11th Army (German Empire)
As 11th Armies / Army High Command 11 (AOK 11) , some large formations and the associated command authorities of the German army were designated during the First World War (1914-1918). They each comprised several army or reserve corps as well as numerous special troops.
On February 22, 1915, Colonel Ernst von Wrisberg, as head of the army department in the Prussian War Ministry, suggested creating an operational reserve , in which the divisions of the Western Front should each surrender their fourth regiment. The proposal was received very positively, and by the end of March 1915 14 new divisions with war-experienced personnel were created in this way. The Chief of the General Staff, General of the Infantry Erich von Falkenhayn originally wanted to use these new forces in the west, but at the beginning of April the decision was made to deploy these reserves on the Eastern Front .
In order to manage this, the order was given as early as March 3, 1915 to set up a new Army High Command with the number 11 (AOK 11) for the special use of the Supreme Army Command . On March 9, General of the Infantry Max von Fabeck was appointed his Commander-in-Chief and Colonel Hans von Seeckt was appointed Chief of Staff. On March 11th, the members of the new AOK 11 met in Kassel and then moved to Maubeuge on March 15th . In the next few weeks, AOK 11 had the task of exploring the area north of Arras for an offensive. On March 28, 1915, General von Fabeck was transferred to the 1st Army as the new Commander-in-Chief to replace Colonel General Alexander von Kluck , who was wounded there . The management of AOK 11 was therefore initially the responsibility of Colonel von Seeckt. It was not until April 16 that the Army High Command was informed of its intended transfer to the Eastern Front and its use in an offensive there. At the same time, Colonel General August von Mackensen was appointed the new Commander-in-Chief of the 11th Army. The move began the following day, and on April 19 the Army High Command was in Teschen and then in Neu-Sandetz .
The first transports of eight German divisions arrived on April 21, and the new commander-in-chief arrived on April 25. At the end of April, the 11th Army had the following troops:
In total there were eight German and two Austro-Hungarian divisions. On May 2, 1915, the attack of the 11th Army and the operationally subordinate 4th Austro-Hungarian Army began the four-day battle of Gorlice-Tarnów , which ended with an operational breakthrough through the Russian lines. In the weeks that followed, the army pursued the retreating Russian troops, taking more than 250,000 prisoners by the end of June 1915. In the weeks that followed, further offensive operations (→ Great Withdrawal ) succeeded in pushing the Russian units far back. After these successes, however, a regrouping had to take place in order to be able to mobilize more troops against Serbia . For this reason, the high command of the 11th Army was dissolved on September 18, 1915 and its staff used to set up the general staff of Army Group Mackensen .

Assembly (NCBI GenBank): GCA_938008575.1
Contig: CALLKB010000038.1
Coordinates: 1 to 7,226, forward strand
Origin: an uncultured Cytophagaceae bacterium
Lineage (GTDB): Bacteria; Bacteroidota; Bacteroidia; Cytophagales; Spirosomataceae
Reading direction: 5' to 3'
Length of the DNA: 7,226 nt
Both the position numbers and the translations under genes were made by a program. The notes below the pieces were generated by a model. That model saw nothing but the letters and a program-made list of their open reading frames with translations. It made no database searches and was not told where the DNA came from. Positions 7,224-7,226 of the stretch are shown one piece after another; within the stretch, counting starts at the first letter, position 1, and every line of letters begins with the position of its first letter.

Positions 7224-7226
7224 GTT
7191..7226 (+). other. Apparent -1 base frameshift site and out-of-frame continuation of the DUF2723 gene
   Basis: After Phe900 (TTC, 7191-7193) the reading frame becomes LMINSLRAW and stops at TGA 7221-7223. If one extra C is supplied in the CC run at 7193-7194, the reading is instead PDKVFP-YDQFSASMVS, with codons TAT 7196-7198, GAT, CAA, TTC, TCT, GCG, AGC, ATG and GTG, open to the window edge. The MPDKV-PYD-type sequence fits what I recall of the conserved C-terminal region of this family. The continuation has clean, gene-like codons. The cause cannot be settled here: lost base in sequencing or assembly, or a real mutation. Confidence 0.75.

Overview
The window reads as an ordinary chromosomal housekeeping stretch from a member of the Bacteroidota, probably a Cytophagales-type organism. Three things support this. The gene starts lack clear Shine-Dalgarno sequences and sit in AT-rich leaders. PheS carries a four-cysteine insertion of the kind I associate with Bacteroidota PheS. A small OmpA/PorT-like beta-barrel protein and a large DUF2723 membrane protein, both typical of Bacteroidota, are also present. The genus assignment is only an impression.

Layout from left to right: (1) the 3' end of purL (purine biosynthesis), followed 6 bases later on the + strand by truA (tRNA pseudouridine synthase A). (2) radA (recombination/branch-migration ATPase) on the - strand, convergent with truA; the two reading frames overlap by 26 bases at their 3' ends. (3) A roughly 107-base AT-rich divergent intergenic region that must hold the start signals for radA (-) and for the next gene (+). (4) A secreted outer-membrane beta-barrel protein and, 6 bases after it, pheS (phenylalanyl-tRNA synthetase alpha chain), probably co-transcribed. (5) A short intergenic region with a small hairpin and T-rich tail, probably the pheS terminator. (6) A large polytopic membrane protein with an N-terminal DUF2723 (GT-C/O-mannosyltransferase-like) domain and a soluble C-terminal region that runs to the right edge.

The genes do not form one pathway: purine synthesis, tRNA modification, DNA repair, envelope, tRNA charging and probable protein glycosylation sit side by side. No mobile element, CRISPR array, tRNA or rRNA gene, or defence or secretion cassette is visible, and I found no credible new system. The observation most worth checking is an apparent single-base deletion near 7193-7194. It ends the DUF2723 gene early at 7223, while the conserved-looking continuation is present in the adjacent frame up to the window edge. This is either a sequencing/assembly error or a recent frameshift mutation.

As early as September 30, 1915, the management bodies were reorganized. The Army High Command 12 under Artillery General Max von Gallwitz was released from the Eastern Front to lead earmarked for the offensive against Serb forces. At the same time it was renamed Army High Command 11 .
Together with the 3rd Austro-Hungarian Army and the Bulgarian 1st Army, it was subordinate to the Mackensen Army Group in the forthcoming offensive against Serbia . The offensive began on October 6, 1915 and led to the defeat of the Serbian army and the occupation of the country by the end of November 1915. After a regrouping phase, the 11th Army secured the border with Greece on the Saloniki Front from February / March 1916 , where an Entente army had landed. The Army High Command remained in action here.
The headquarters of the Army High Command was from January 31, 1916 in Veles and then from October 5, 1916 in Prilep . The withdrawal since September 21, 1918 was gradual via Jagodina to Szolnok (Hungary). From there it was relocated to Allenstein in East Prussia on December 7, 1918 .
- Holger Afflerbach: Falkenhayn. Political thinking and acting in the German Empire. Oldenbourg-Verlag, Munich 1994, ISBN 3-486-559-72-9 , ( Contributions to military history. 42), (At the same time: Düsseldorf, Univ., Diss.).
- Hermann Cron: History of the German Army in the World War 1914–1918. Siegismund, Berlin 1937 ( History of the Royal Prussian Army and the German Imperial Army 5).
- Hans Meier-Welcker : Seeckt. Bernard & Graefe et al., Frankfurt am Main 1967.
- Friedrich von Rabenau (ed.): Seeckt. Out of my life. Volume 1: 1866-1917 . Publishing house Hase & Koehler, Leipzig 1941.
- The highest command posts of the army on www.deutsche-kriegsgeschichte.de (as of April 16, 2010)
- Hermann Cron: History of the German Army in the World War 1914–1918 , Berlin 1937, p. 398
- Holger Afflerbach: Falkenhayn - Political Thought and Action in the Empire. Munich 1994, p. 286f.
- Friedrich von Rabenau (ed.): Seeckt - From my life. Volume 1. Leipzig 1941, p. 99.
- Friedrich von Rabenau (ed.): Seeckt - From my life. Volume 1. Leipzig 1941, p. 102f.
- Friedrich von Rabenau (ed.): Seeckt - From my life. Volume 1. Leipzig 1941, pp. 110, 113.
- Hans Meier-Welcker: Seeckt. Frankfurt / Main 1967, p. 52.
- ( 11th Bavarian Infantry Division and 119th Infantry Division ) under the command of the Commander of the Bavarian Division Major General Paul Ritter von Kneussl
- Helmut Otto / Karl Schmiedl: The First World War. Berlin (East) 1977, p. 135.
- Hermann Stegemann: History of the war. Volume 3. Stuttgart / Berlin 1919, p. 453.
- Hermann Cron: History of the German Army in World Wars 1914–1918 , Berlin 1937, p. 79